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A Father’s Diary #1

by Lucky Garvin

Although my dear boy is now twenty-seven years old, he was once much younger; at which time the following  observations were recorded.

He tries.  There is no question about it.  He tries.

Cailan, my youngest son.

Example: the laundry.

I asked him to do a load of clothes.  He considers calling the `battered child’ hotline, shrugs his shoulders and decides to throw me a crumb.  He packs whites and colors together.  “White’s a color too, Dad,” he mumbles irritably as I protest.  The washing machine is humming along.  I check it.  I look inside.  Clothes going round and round; soap powder being slung all over the place.

And no water.

Dry clothes; dry soap powder; round and round.

“How did you do that, son?” I asked, more mystified than angry.  He answers without turning his head, deeply engrossed in his seventh viewing of the same Daffy Duck cartoon that morning.

“Dunno.  Pushed a coupla buttons.”

I think the reason he hates to do laundry is that there’s no TV near the dryer.  He thinks we’re a poor family.

If I were a good parent, I would not reveal the following to you.  Instead, I would sit down and have a heart to heart with him.  But, since I know I can trust you to hold this in confidence, I confess that deep within me, I harbor the misgiving that Cailan has no true bent or talent for cleaning . . . anything.

To say there are times when I suspect his heart is not truly in his work, would qualify me for the “Understatement of the Century Award.”

It is not mete, you might chide, for a parent to make such conclusions of incapacity about his offspring, but I sincerely believe, examining the facts as they exist, that he will ever care one in the least about the mechanisms of cleanliness.

The other morning I faltered down the stairs in a state of profound caffeine deficiency.  I think I made it to the counter and peered closely.  “Yo, Garvin,” said I, “Who put the asphalt in the pitcher?”

“It’s coffee.”

“What is?”

“The stuff in the pitcher.”

“Isn’t light supposed to penetrate coffee?  Shouldn’t it pour?”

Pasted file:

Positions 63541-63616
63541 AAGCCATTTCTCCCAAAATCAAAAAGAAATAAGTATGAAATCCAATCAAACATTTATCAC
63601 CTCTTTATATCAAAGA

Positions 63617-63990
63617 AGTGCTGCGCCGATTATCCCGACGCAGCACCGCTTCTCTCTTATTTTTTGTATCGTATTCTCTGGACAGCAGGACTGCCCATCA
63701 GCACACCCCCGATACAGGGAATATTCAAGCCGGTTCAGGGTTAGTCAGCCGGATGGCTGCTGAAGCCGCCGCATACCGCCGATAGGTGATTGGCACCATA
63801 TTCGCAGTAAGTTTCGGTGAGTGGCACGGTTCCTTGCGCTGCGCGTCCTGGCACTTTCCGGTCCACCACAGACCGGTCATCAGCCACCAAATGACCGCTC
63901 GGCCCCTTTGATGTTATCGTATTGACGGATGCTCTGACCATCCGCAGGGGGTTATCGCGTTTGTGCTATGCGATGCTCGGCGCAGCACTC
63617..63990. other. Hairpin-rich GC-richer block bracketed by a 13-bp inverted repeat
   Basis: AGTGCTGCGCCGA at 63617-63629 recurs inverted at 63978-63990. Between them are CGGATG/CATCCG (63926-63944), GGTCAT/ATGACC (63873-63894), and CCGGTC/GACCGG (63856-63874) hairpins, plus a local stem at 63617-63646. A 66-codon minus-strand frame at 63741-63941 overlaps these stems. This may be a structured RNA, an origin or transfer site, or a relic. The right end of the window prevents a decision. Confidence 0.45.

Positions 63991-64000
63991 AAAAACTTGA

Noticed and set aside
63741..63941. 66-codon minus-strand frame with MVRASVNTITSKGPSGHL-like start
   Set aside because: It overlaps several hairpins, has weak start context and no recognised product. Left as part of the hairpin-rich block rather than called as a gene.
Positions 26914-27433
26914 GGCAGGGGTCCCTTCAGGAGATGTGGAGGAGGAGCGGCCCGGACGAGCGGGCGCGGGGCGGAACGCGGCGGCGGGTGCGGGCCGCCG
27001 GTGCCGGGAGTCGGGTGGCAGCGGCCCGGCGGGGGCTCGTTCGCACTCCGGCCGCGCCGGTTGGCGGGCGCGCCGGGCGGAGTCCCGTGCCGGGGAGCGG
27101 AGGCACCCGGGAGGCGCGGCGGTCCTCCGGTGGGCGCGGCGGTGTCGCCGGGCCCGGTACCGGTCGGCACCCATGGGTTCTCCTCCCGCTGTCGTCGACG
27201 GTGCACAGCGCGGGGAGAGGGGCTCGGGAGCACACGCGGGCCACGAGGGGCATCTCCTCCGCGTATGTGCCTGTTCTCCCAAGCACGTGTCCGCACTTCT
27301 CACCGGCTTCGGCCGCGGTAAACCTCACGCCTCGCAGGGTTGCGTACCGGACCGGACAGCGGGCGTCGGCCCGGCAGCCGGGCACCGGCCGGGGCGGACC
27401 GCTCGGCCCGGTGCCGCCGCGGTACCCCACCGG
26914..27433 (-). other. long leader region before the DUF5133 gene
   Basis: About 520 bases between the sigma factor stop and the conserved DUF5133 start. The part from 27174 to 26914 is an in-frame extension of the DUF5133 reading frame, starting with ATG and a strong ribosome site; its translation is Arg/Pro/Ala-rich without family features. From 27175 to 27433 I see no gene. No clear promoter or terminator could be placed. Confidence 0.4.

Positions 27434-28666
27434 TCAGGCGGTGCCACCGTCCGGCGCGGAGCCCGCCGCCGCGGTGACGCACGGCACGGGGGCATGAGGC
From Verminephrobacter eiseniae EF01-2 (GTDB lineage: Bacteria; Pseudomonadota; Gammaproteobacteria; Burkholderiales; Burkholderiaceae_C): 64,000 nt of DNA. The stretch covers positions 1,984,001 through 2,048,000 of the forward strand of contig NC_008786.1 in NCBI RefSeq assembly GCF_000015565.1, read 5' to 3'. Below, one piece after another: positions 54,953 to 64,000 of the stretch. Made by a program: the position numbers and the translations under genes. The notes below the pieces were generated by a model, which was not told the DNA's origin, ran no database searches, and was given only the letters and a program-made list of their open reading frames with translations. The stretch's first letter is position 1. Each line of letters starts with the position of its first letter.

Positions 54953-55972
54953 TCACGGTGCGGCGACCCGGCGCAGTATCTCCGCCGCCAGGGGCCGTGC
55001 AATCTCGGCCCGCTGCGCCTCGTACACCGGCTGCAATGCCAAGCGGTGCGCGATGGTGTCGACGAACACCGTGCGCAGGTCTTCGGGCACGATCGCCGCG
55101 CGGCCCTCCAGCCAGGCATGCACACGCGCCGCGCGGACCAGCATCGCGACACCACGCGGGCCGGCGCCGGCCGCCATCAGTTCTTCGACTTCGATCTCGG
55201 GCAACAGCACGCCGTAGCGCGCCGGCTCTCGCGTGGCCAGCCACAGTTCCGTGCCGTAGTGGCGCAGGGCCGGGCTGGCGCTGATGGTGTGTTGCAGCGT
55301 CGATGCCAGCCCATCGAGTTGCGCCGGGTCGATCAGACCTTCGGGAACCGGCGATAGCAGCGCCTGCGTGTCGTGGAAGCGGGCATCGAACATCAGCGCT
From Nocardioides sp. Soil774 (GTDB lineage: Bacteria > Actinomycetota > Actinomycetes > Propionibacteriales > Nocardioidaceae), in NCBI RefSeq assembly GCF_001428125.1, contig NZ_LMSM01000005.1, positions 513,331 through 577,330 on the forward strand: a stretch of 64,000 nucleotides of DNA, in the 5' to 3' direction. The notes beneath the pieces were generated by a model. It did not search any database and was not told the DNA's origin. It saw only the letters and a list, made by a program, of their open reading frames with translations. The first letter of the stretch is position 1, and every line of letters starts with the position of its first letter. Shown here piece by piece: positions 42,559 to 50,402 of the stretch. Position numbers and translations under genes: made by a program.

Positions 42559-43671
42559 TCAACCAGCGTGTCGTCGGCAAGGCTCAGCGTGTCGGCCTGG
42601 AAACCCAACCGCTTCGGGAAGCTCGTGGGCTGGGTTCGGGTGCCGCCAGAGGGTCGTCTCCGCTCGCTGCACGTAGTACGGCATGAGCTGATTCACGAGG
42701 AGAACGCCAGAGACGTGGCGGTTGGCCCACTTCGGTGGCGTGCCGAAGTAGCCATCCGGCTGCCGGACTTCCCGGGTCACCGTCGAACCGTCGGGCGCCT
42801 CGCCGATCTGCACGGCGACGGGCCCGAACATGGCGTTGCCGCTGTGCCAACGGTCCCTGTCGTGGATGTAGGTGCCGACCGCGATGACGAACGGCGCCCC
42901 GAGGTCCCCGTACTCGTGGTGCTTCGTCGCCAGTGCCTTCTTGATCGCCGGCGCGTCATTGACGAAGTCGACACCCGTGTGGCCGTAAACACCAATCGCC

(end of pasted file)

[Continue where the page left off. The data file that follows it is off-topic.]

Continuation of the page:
“Dunno.  Never drink the stuff.  Made it for you.”

I felt like a heel.

Note his use of very short sentences.  In the morning he watches cartoons [and at noon, eventide and well into the wee hours] and the less he speaks, the more cartoon he is able to hear. Not wishing to miss one nuance of animation, he rations his words with an impressive husbandry.

Another thing: he seems to be under the illusion that drawers and doors can only be closed by (that they are only responsive to) parental pressure; that the same one who opened them is not required by any proddings of obligation, to close them.

He also believes, with the same fervor and dedication which energizes those of us who believe that the earth is round, that there exists in some distant, but readily accessible land, a Carrot Fairy.  Cailan has developed what will probably prove to be an immoderate taste for carrots.  He scrapes them and walks off.  He NEVER cleans up his mess; but when he comes back, the heap of carrot shavings is gone.  Conclusion to the 9 yr old mind?

Carrot Fairy.

“Cailan, I’m the one who cleans up your mess.”

“What mess?”

“The one you leave in the sink.”

“In the what?”


I get a blank stare.  This is understandable.  Given the fact that the sink is principally a place where things are cleaned, it is clear why he would have never heard of it.

“It’s the white hole in the counter near the refrigerator.”

Always orient a child with a point of reference he can, because of multiple visits understand. Basic rule of parenting, really.

All prayers welcome.

Look for Lucky’s books locally and on-line: The Oath of Hippocrates; The Cotillian; A Journey Long Delayed.

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